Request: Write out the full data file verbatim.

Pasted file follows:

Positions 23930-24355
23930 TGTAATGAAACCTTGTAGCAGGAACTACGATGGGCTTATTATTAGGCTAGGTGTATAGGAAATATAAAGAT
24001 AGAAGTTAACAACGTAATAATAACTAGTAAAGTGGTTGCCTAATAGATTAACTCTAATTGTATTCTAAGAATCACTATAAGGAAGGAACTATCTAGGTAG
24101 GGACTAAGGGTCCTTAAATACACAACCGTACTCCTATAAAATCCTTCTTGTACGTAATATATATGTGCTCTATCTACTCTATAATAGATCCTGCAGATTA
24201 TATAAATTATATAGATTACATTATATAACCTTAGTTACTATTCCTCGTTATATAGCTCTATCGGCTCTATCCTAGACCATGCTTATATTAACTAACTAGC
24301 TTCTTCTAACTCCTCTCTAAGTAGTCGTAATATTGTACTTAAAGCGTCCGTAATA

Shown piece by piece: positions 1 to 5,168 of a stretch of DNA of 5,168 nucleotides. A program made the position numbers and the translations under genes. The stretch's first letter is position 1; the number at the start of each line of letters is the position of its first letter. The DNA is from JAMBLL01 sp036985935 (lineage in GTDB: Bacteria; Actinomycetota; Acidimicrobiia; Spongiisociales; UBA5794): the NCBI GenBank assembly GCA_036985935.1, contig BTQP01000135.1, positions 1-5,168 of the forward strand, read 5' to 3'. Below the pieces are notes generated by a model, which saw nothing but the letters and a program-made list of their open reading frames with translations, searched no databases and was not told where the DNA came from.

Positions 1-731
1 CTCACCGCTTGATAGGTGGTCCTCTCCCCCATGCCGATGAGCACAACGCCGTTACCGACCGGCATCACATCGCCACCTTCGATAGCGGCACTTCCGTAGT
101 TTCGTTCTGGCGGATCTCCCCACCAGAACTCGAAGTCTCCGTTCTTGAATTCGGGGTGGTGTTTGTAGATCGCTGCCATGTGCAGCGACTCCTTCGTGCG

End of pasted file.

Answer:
Positions 23930-24355
23930 TGTAATGAAACCTTGTAGCAGGAACTACGATGGGCTTATTATTAGGCTAGGTGTATAGGAAATATAAAGAT
24001 AGAAGTTAACAACGTAATAATAACTAGTAAAGTGGTTGCCTAATAGATTAACTCTAATTGTATTCTAAGAATCACTATAAGGAAGGAACTATCTAGGTAG
24101 GGACTAAGGGTCCTTAAATACACAACCGTACTCCTATAAAATCCTTCTTGTACGTAATATATATGTGCTCTATCTACTCTATAATAGATCCTGCAGATTA
24201 TATAAATTATATAGATTACATTATATAACCTTAGTTACTATTCCTCGTTATATAGCTCTATCGGCTCTATCCTAGACCATGCTTATATTAACTAACTAGC
24301 TTCTTCTAACTCCTCTCTAAGTAGTCGTAATATTGTACTTAAAGCGTCCGTAATA

Shown piece by piece: positions 1 to 5,168 of a stretch of DNA of 5,168 nucleotides. A program made the position numbers and the translations under genes. The stretch's first letter is position 1; the number at the start of each line of letters is the position of its first letter. The DNA is from JAMBLL01 sp036985935 (lineage in GTDB: Bacteria; Actinomycetota; Acidimicrobiia; Spongiisociales; UBA5794): the NCBI GenBank assembly GCA_036985935.1, contig BTQP01000135.1, positions 1-5,168 of the forward strand, read 5' to 3'. Below the pieces are notes generated by a model, which saw nothing but the letters and a program-made list of their open reading frames with translations, searched no databases and was not told where the DNA came from.

Positions 1-731
1 CTCACCGCTTGATAGGTGGTCCTCTCCCCCATGCCGATGAGCACAACGCCGTTACCGACCGGCATCACATCGCCACCTTCGATAGCGGCACTTCCGTAGT
101 TTCGTTCTGGCGGATCTCCCCACCAGAACTCGAAGTCTCCGTTCTTGAATTCGGGGTGGTGTTTGTAGATCGCTGCCATGTGCAGCGACTCCTTCGTGCG